Christina, Eighty Years War, Felipe IV-III, Holy Roman Emperor Ferdinand III, King of Spain and Portugal, Louis XIV of France and Navarre, Peace of Westphalia, Prince of Orange, Queen of Sweden, Stadtholder of the United Provinces, Thirty Years War, Treaty of Münster, Treaty of Osnabrück, Willem II
The Peace of Westphalia is the collective name for two peace treaties signed in October 1648 in the Westphalian cities of Osnabrück and Münster. They ended the Thirty Years’ War (1618–1648) and Eighty Years’ War (1568–1648), and brought peace to the Holy Roman Empire, closing a calamitous period of European history that killed approximately eight million people.
Despite resulting cessation of the Thirty Years War, the Peace of Westphalia was a significant step in the decline of the Holy Roman Empire.
The Holy Roman Emperor Ferdinand III, Felipe IV-III, King of Spain and Portugal, Louis XIV of France and Navarre, Christina, Queen of Sweden, Willem II, Prince of Orange, United Provinces (Netherlands), and their respective allies were among the princes of the Holy Roman Empire participated in these treaties.
The negotiation process was lengthy and complex. Talks took place in two cities, because each side wanted to meet on territory under its own control.
The negotiations in Westphalia turned out to be difficult, beginning with a dispute over the rules of procedure. The emperor had to give in to pressure from France and Sweden and admit all imperial estates to the congress and receive the ius belli ac pacis. In addition to peace between the parties involved, the internal constitution of the empire was also newly regulated.
The Imperial Court received weekly reports on the negotiations. Even though the reports had been produced by officials, the process also proved to be an extremely busy time for the emperor, as despite all the advisers, he had to make the decisions. The study of the documents suggests, that Emperor Ferdinand III was a monarch with expertise with a sense of responsibility and the willingness to make difficult decisions.
In the course of the negotiations, Ferdinand had to reconsider his original goals according to the deteriorating military situation. His advisor Maximilian von und zu Trauttmansdorff suggested a great battle to end the war favourably.
The emperor personally took part in the campaign against the Swedes, that ended with a defeat at the Battle of Jankau on March 6, 1645. The Swedish army under Lennart Torstensson then advanced to Vienna. To raise morale in the city, the emperor circled the city in a large procession with an image of the Virgin Mary.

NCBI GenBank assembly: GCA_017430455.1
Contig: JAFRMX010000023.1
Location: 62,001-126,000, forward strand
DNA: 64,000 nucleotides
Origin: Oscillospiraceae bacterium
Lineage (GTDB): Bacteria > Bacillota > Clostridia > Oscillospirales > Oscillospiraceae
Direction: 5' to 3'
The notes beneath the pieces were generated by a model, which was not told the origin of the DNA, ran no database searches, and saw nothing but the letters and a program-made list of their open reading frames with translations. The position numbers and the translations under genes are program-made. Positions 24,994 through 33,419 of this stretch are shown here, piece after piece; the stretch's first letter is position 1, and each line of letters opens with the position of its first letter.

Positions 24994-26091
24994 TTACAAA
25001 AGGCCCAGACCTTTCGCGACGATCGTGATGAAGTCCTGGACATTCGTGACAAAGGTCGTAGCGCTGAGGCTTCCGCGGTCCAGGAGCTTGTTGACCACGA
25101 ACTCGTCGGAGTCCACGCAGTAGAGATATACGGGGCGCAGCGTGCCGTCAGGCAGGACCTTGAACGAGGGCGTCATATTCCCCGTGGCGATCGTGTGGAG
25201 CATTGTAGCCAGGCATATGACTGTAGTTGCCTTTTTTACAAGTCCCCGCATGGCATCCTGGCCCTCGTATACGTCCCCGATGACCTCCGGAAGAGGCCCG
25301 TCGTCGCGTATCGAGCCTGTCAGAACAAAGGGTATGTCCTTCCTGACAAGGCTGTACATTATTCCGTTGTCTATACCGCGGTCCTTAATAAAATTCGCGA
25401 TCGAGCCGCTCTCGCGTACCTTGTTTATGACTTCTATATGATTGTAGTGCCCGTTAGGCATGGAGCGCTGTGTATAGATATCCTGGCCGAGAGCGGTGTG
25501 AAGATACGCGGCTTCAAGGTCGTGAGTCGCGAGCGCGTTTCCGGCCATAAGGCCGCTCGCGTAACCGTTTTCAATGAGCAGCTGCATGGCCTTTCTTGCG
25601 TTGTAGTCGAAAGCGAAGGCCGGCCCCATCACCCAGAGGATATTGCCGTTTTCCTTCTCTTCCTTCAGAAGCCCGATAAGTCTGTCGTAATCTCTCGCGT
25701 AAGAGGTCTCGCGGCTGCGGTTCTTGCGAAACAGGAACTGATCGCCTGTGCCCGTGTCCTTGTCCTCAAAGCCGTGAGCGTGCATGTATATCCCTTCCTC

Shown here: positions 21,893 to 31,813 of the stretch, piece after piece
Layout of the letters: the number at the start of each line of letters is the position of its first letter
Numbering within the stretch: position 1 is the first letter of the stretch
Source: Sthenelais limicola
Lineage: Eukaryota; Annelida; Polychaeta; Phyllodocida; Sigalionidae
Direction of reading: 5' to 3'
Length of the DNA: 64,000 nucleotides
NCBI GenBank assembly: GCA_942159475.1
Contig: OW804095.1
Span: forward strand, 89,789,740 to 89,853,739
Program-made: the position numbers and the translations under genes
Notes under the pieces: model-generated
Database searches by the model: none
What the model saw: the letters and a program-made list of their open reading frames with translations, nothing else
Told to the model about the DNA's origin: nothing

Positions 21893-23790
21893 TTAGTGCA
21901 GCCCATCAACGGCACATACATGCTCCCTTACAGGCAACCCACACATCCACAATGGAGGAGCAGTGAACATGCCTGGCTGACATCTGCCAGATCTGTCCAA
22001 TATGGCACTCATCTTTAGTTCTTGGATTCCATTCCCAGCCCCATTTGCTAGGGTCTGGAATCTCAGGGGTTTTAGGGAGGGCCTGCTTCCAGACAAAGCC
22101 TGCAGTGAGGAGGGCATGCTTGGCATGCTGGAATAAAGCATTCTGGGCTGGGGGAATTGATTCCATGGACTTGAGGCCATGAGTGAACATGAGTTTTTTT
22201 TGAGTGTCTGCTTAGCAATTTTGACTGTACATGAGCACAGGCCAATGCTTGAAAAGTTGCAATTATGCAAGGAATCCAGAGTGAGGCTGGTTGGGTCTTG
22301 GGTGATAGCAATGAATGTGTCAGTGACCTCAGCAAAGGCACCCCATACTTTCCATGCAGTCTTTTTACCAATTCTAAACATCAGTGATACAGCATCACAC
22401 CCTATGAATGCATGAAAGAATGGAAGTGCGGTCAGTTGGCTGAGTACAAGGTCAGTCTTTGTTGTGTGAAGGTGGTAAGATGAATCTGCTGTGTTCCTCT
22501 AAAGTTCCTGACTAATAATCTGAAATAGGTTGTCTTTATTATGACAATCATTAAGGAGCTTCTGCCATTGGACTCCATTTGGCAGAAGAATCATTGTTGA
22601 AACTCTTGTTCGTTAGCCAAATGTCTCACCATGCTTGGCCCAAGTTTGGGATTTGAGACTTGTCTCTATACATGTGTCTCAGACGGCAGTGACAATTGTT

As the Swedish army drew closer, Ferdinand left the city. Archduke Leopold Wilhelm managed to drive off the opponents. At times Ferdinand managed to get Prince George I Rákóczi of Transylvania, an ally of France and Sweden, on his side.
In the 1645 Peace of Linz the Emperor had to guarantee the Hungarian estates the right of imperial representation and freedom of religion for the Protestants, which prevented the Counter-reformation and future Absolutist rule in Hungary.
The Habsburgs could no longer win the war without the support of the Spanish allies. Due to domestic difficulties, financial and military Spanish support for Ferdinand was completely stopped in 1645. Without foreign military funds, the imperial troops were incapable of offensive operations, which weakened Ferdinand’s position in negotiations.
The emperor reissued the instructions for the peace talks for Trautmannsdorf, who left for Westphalia as chief negotiator. These documents were kept strictly secret and were only published in 1962. Reviews revealed, that Ferdinand surrendered numerous previous claims and was ready for greater concessions than were ultimately necessary.
A total of 109 delegations arrived to represent the belligerent states, but not all delegations were present at the same time. Two treaties were signed to end the war in the Empire: the Treaty of Münster and the Treaty of Osnabrück.